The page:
Circuit card slot 30 may comprise a PCI expansion slot that comprises a PCI bus connector 36. The connector 36 may be configured to be electrically and mechanically mated with a PCI bus connector 34 that is comprised in MROMB circuit card 20. In addition to comprising the connector 34, the circuit card 20 also may comprise an I/O processor 40 and computer-readable memory 38. Depending upon the particular embodiment, the memory 38 may comprise one or more of the following types of computer-readable memories: semiconductor firmware memory, programmable memory, non-volatile memory, read only memory, electrically programmable memory, random access memory, cache memory, flash memory, and magnetic disk memory, and/or optical disk memory. Although not shown in the Figures, it should be appreciated that the card 20 may include additional circuitry (i.e., in addition to that shown in the Figures) that may facilitate or permit the card 20 to carry out the operations described herein as being carried by the card 20.

The slot 30 and card 20 are configured to permit the card 20 to be inserted into the slot 30. When the card 20 is properly inserted into the slot 30, the connectors 34 and 36 become electrically and mechanically coupled to each other. When the connectors 34 and 36 are so coupled to each other, the card 20 becomes electrically coupled, via the motherboard MROMB circuitry, to the controller 26 and interrupt controller 15, and the card 20 also becomes electrically coupled to the bus 22.

In this embodiment of the present invention, the MROMB hardware 24 in motherboard 32 is configured to permit a single predetermined type of MROMB technique to be implemented in system 100. In this embodiment of the present invention, the predetermined type of MROMB technique that may be implemented in system 100 by using the circuitry 24 depends upon the particular configuration of the circuitry 24. For example, the circuitry 24 may comprise MROMB circuitry of the type used in the Intel® SCB2 Server Board (commercially available from the Assignee of the subject application), which MROMB circuitry may permit a RAID input/output steering (RAIDIOS) type of MROMB technique to be implemented in the system 100. Alternatively, the circuitry 24 may comprise embedded RAID logic (EMRL) MROMB circuitry of the type used in, e.g., the P3TDDR™ motherboard (commercially available from SUPERMICRO Computer Corporation of San Jose, Calif., United States of America), which MROMB circuitry may permit the EMRL type of MROMB technique to be implemented in the system 100. Although the hardware 24 will be described herein as being configured to implement either a RAIDIOS or an EMRL type of MROMB technique, it should be understood that if system 100 is appropriately modified, the hardware 24 instead may be configured to implement other types of MROMB techniques (i.e., different from the RAIDIOS and EMRL types of MROMB techniques), without departing from this embodiment of the present invention.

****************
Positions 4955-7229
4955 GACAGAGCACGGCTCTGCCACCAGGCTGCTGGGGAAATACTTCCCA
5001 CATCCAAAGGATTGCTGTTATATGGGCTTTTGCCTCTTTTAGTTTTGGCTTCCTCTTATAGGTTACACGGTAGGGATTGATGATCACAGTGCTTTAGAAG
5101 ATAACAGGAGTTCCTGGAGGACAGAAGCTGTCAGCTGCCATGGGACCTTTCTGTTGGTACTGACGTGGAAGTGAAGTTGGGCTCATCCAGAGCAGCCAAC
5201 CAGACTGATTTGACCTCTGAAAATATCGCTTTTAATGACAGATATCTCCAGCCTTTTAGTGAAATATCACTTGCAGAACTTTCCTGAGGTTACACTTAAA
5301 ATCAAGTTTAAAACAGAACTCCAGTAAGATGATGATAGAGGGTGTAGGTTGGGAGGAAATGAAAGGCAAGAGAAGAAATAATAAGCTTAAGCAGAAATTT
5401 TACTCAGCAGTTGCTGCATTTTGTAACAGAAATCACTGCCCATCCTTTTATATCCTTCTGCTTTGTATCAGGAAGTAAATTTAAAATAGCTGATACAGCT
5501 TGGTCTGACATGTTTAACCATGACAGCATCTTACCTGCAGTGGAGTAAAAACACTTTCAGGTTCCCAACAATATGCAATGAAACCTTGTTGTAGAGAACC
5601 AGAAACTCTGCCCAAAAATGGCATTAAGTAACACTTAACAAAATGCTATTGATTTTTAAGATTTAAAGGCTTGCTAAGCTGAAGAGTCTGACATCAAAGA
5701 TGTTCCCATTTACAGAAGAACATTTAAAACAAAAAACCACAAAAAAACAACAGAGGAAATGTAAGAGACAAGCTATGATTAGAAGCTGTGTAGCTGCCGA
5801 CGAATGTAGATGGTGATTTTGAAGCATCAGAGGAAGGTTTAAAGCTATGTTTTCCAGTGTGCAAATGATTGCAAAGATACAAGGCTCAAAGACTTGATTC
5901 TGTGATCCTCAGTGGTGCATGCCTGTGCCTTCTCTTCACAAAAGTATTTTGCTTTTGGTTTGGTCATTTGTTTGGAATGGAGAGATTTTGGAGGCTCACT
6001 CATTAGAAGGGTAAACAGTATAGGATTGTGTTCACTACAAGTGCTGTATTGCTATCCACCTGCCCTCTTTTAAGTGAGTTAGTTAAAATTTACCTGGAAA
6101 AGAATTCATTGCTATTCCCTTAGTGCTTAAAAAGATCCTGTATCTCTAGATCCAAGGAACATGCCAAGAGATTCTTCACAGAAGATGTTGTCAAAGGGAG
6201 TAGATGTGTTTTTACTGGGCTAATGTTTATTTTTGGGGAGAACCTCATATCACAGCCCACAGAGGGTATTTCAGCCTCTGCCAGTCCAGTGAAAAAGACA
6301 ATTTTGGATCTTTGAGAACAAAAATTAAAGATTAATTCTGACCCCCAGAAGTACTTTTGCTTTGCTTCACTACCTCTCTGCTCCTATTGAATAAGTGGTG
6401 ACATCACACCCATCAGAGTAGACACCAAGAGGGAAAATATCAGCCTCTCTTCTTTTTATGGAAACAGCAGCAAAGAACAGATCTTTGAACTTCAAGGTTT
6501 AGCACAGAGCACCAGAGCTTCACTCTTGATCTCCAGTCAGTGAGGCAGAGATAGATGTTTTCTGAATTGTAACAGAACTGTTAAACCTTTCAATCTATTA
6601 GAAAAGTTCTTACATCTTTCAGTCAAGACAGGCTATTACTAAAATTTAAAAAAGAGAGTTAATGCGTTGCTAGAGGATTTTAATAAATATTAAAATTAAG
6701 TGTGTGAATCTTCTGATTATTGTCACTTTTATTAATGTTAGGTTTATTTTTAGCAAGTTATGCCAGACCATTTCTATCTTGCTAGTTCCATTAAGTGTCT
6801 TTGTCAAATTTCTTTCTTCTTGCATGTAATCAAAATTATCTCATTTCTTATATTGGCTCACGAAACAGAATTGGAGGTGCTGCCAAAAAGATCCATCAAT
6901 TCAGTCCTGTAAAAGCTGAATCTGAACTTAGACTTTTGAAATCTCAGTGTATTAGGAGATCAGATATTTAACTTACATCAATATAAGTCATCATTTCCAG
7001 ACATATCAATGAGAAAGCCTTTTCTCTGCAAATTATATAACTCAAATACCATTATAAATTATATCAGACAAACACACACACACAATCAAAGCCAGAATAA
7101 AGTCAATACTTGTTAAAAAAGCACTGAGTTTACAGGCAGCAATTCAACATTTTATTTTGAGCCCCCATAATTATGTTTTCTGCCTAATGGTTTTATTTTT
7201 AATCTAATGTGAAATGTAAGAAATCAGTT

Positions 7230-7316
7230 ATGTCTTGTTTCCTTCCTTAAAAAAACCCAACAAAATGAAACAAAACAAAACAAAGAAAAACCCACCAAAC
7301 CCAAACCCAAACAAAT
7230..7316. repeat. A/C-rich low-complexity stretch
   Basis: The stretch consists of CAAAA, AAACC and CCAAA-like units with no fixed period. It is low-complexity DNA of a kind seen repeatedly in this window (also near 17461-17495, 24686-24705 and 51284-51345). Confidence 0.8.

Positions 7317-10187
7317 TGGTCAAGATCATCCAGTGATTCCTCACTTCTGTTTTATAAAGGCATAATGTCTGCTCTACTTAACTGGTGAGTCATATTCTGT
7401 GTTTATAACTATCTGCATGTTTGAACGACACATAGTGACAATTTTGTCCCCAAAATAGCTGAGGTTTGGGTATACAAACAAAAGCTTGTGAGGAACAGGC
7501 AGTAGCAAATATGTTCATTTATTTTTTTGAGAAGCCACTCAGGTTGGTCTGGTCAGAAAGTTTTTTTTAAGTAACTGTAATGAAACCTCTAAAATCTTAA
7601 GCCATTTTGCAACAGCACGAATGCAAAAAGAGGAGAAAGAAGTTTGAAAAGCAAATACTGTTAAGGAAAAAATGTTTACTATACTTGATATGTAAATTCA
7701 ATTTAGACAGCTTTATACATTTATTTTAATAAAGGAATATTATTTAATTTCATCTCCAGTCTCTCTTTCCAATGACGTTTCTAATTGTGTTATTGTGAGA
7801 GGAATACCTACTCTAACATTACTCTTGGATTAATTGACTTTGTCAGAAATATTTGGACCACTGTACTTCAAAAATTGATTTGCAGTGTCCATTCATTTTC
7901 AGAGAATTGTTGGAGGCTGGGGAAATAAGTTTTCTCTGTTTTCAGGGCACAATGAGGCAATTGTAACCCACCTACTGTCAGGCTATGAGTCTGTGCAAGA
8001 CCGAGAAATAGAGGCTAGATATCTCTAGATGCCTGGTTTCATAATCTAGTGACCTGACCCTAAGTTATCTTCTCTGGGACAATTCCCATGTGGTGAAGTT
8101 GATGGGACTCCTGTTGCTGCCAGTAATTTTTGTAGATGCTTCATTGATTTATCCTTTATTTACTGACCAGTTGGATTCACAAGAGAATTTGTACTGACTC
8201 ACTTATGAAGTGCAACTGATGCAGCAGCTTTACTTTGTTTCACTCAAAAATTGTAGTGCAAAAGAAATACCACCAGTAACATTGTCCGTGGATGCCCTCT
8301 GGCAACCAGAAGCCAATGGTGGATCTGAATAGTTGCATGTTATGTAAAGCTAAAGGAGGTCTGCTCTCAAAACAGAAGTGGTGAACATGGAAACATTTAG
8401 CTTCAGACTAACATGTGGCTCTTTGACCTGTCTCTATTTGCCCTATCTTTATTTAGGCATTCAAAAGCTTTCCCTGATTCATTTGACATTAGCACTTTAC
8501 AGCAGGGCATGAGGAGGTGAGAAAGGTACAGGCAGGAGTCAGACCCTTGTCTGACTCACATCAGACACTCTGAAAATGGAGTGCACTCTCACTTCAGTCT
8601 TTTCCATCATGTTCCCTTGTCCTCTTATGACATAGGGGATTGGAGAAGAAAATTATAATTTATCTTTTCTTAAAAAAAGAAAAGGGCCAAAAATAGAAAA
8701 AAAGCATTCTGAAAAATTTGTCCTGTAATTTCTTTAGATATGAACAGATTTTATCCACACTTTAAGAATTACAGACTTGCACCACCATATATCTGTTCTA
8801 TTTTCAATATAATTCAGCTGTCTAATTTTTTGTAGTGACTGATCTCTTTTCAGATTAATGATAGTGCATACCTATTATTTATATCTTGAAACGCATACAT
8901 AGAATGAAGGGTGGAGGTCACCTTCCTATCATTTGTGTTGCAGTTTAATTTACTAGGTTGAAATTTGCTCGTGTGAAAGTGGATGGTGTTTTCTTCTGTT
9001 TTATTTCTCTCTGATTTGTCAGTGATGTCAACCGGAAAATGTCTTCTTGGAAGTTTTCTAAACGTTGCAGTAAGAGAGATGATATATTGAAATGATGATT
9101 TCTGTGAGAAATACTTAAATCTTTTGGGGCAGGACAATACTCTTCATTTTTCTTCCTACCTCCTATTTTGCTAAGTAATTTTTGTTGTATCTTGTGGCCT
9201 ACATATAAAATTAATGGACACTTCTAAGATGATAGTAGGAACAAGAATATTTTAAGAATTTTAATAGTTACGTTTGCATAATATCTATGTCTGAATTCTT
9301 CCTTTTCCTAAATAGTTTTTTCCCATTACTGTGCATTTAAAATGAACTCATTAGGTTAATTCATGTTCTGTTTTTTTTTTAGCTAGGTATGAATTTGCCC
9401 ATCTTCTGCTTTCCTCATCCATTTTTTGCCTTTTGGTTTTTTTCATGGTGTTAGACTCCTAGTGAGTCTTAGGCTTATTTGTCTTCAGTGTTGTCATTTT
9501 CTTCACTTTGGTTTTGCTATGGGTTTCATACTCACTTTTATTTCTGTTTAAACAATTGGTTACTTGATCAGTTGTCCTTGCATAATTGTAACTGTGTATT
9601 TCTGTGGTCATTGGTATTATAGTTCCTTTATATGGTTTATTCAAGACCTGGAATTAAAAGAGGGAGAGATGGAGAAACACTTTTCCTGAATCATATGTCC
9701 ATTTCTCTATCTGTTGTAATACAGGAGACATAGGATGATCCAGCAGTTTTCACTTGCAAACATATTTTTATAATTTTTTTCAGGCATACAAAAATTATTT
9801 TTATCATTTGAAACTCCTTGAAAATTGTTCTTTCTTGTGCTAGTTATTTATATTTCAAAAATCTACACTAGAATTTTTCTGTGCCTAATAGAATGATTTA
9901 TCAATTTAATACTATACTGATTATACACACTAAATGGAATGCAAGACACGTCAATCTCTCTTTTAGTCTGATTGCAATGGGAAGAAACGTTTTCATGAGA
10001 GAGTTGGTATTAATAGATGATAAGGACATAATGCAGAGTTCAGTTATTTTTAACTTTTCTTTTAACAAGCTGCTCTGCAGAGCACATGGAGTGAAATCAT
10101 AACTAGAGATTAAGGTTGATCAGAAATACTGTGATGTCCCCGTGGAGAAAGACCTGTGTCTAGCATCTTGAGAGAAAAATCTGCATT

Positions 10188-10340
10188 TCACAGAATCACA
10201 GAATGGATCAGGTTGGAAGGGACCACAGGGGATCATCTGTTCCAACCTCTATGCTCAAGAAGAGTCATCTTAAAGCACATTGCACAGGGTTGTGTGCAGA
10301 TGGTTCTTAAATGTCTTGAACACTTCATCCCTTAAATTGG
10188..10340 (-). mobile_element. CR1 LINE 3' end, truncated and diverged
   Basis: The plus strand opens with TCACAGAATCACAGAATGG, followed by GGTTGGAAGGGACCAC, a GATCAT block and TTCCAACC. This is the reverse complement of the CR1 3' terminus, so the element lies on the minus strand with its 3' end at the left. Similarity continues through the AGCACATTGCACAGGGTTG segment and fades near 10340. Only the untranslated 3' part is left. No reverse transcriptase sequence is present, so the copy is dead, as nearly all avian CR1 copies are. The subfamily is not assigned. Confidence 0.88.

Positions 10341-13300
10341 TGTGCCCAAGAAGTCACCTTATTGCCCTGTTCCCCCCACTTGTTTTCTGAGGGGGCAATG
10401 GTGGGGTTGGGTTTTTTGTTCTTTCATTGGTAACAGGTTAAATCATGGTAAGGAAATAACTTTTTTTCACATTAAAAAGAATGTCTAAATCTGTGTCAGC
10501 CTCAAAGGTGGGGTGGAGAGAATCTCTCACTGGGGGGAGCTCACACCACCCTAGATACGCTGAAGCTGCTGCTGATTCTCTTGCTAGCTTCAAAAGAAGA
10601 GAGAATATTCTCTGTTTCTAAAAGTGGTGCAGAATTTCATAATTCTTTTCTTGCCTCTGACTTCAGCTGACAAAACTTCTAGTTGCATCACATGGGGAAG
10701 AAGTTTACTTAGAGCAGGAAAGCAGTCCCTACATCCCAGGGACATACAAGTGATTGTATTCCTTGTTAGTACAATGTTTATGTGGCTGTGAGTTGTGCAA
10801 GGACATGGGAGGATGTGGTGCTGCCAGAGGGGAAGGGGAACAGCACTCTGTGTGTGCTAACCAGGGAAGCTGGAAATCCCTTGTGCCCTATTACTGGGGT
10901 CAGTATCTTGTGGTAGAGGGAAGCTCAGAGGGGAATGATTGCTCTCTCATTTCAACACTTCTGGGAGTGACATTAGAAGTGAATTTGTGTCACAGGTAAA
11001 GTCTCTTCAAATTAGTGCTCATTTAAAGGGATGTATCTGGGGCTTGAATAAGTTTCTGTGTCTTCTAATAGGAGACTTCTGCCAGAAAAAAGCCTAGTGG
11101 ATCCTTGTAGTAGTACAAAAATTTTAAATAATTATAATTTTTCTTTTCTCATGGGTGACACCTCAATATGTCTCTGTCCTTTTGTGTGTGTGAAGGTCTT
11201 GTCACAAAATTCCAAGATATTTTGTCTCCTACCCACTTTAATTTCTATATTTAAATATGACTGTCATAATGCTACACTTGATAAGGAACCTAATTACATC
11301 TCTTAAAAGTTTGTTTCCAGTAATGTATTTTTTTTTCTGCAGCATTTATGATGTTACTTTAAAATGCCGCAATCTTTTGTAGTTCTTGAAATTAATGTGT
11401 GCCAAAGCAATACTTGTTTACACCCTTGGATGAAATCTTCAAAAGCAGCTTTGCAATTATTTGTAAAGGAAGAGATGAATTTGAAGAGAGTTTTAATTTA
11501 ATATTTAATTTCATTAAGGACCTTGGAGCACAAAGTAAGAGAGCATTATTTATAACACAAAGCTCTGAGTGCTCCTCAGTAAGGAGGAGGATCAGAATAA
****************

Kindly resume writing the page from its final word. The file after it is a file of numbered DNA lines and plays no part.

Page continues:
The particular configuration and operation of the hardware mechanism 24 may vary depending upon whether the hardware 24 is configured to implement a RAIDIOS or non-RAIDIOS type of MROMB technique (e.g., the EMRL MROMB technique). However, in either case, in this embodiment of the present invention, the MROMB hardware 24 may comprise an Initialization Device Select (IDSEL) control mechanism 200 and an interrupt steering mechanism 202. The IDSEL control mechanism 200 may be coupled to the PCI bus 22, the circuit card slot 30, and the I/O controller 26. The IDSEL control mechanism 200 may include circuitry that is configured to selectively couple an IDSEL signal line of the I/O controller 26 to, or de-couple that line from the PCI bus 22, based upon a control signal provided from the slot 30 to the mechanism 200.

As is well known to those skilled in the art, the IDSEL signal line of the I/O controller 26 may be coupled to a predetermined one of the address lines of the bus 22, and the IDSEL signal that may be supplied to the controller 26 via that line may be used during configuration cycles (i.e., following a reset of the system 100) as a select or enable signal to enable configuration and control of the I/O controller during such configuration cycles. In accordance with this embodiment of the present invention, when the card 20 is absent from the slot 30, this IDSEL signal line may be coupled to the bus 22 by the mechanism 200 in order to allow the host processor 12 to drive that line during host processor-initiated configuration cycles. However, when the card 20 is properly inserted into the slot 30, the IDSEL line of the controller 26 may be disconnected from the bus 22 to “hide” the controller 26 from the host processor 12 during such cycles. Thereafter, the card 20 may cause the IDSEL line of the controller 26 to be coupled to the bus 22 during a configuration cycle initiated by the card 20, in order to permit the controller 26 to be configured and controlled by the card 20, instead of by the host processor 12. It is important to note that although not shown in the Figures (for purposes of not obscuring the features of this embodiment of the present invention), with the exception of the one predetermined address line of the bus 22 that is used to propagate the IDSEL signal to the I/O controller 26, in this embodiment of the present invention, the signal lines of the PCI bus 22 may be directly coupled to the I/O controller 26 in such a way as to permit the I/O controller 26 to exchange data and commands, via the bus 22, with other devices in system 100 that may also be coupled to the bus 22.